Updated at 5pm Thursday
The Petaluma Planning Commission denied the proposed changes to Regency Centers Target center, after the new plan failed to receive the four votes necessary for approval Tuesday night.
Commissioners Dennis Elias, Jennifer Pierre and Bill Wolpert voted for the plan, but Commission Chair Curtis Johansen voted against it. Meanwhile Commissioners Melissa Abercrombie and Alicia Kae Herries recused themselves from voting citing a "smart-development" petition they had signed several years ago.
Also absent was City Councilmember Chris Albertson who is a city liason on the Planning Commission and supports the Target project. Albertson is currently on vacation.
Johansen said he could not support the project because he was "a devout advocate for the general plan.”
The general plan classifies the site as “mixed-use,” meaning it could be a mix of retail and another property type—generally office or housing—although whether the general plan implies that the space can be all retail has been an ongoing issue for the city.
Regency recently to the layout and size of buildings at the Target center, by consolidating retail space to accommodate new tenants that were in final negotiations to sign leases. Under the new plan, there would be fewer buildings, but they would be larger. The overall square footage would not change.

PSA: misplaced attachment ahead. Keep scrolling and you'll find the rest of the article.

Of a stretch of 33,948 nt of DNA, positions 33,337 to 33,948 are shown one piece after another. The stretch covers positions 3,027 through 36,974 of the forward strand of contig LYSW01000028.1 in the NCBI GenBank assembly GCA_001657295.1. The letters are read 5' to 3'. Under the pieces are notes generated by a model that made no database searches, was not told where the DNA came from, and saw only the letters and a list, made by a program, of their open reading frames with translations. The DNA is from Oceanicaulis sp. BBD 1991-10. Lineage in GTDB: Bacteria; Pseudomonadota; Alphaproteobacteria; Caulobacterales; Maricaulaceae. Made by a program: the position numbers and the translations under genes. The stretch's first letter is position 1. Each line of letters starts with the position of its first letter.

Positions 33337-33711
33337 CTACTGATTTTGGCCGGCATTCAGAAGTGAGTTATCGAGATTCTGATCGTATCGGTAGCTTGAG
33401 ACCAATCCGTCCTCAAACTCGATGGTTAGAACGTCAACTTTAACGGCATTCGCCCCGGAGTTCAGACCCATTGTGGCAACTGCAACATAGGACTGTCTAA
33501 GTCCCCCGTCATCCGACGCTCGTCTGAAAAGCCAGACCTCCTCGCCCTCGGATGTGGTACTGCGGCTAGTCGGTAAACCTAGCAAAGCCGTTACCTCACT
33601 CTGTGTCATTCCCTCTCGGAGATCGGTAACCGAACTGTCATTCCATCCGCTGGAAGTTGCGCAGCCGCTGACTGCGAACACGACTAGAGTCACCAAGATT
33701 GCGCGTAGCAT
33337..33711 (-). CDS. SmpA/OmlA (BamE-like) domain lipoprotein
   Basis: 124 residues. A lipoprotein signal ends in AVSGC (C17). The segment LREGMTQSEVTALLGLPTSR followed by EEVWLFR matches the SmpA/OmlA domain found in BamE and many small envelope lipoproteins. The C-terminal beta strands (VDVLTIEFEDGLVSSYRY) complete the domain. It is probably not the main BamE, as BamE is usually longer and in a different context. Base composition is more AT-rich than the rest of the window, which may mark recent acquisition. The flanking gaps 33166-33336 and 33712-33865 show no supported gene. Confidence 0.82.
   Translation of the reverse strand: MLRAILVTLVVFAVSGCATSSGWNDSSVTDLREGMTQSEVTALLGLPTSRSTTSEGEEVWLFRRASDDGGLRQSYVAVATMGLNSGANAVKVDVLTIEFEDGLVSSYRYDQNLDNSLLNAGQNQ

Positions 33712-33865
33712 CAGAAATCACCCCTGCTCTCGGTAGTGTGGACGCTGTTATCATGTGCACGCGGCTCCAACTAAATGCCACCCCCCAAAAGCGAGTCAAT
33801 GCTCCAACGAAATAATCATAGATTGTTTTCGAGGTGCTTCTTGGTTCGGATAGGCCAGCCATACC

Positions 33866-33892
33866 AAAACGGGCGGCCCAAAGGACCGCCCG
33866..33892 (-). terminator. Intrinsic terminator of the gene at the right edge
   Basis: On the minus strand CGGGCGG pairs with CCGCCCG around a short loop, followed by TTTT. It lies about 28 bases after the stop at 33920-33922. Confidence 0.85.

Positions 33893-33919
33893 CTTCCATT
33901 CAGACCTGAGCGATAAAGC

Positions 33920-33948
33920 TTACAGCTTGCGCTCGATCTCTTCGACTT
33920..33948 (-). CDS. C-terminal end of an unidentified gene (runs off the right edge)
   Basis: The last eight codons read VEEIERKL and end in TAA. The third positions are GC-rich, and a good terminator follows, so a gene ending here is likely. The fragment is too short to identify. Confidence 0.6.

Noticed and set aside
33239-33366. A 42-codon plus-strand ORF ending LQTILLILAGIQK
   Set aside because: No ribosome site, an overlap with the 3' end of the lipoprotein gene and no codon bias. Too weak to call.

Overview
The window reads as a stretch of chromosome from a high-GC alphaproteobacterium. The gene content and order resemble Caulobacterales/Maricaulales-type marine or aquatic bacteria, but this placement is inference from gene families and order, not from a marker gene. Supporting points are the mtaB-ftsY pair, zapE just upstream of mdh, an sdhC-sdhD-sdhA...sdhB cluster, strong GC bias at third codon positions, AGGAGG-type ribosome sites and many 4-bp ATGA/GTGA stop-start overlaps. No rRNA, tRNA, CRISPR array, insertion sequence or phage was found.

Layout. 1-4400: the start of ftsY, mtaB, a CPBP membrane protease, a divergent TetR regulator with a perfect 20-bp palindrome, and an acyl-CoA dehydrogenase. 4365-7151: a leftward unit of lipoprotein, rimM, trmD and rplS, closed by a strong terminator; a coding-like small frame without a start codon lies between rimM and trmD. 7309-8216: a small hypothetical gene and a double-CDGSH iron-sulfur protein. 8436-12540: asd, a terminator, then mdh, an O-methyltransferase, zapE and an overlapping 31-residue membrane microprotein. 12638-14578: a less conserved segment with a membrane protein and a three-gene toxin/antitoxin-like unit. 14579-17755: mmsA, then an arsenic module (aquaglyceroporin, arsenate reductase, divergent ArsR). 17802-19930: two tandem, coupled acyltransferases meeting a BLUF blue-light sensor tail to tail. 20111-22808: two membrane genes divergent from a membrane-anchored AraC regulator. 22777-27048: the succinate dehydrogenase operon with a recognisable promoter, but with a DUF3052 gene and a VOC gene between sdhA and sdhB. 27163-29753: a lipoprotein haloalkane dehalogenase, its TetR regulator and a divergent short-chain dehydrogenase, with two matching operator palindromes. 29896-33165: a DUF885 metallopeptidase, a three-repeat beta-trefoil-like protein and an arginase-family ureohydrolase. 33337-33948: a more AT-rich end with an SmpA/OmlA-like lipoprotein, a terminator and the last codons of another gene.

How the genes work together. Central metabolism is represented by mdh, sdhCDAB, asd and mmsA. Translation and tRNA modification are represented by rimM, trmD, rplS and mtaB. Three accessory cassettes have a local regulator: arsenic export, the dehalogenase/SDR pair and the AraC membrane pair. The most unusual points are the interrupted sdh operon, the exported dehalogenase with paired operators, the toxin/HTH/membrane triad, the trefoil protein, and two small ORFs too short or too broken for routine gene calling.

One of the tenants was revealed to be T.J. Maxx Home Goods, which sells clothing and home appliances, while the others were described only as a national “farm fresh” grocery chain and a national sporting good chain. Regency said it could not reveal names because negotiations were still being finalized.
The modifications to the buildings would decrease some pedestrian space, as well as place parking in areas the commission felt were unsafe.
“I think the community’s been tricked,” said Commissioner Elias. “I don’t consider these minor modifications, and they are substantial in their nature.”
Tenancy issues, parking and the number of trees were some the commissioners’ biggest concerns with the new changes during the meeting, which was mostly cordial. One moment of the process became a little contentious when Elias responded to a Regency representative who said he needed to meet high returns for the site.
“Your concern is not about Petaluma but about your shareholders,” Commissioner Elias said. “Our responsibility is for the highest return for this city.”
Despite the failure for approval, Regency can still appeal the commission’s decision and receive an audience with the City Council, which may or may not still approve the change. The project was approved last July.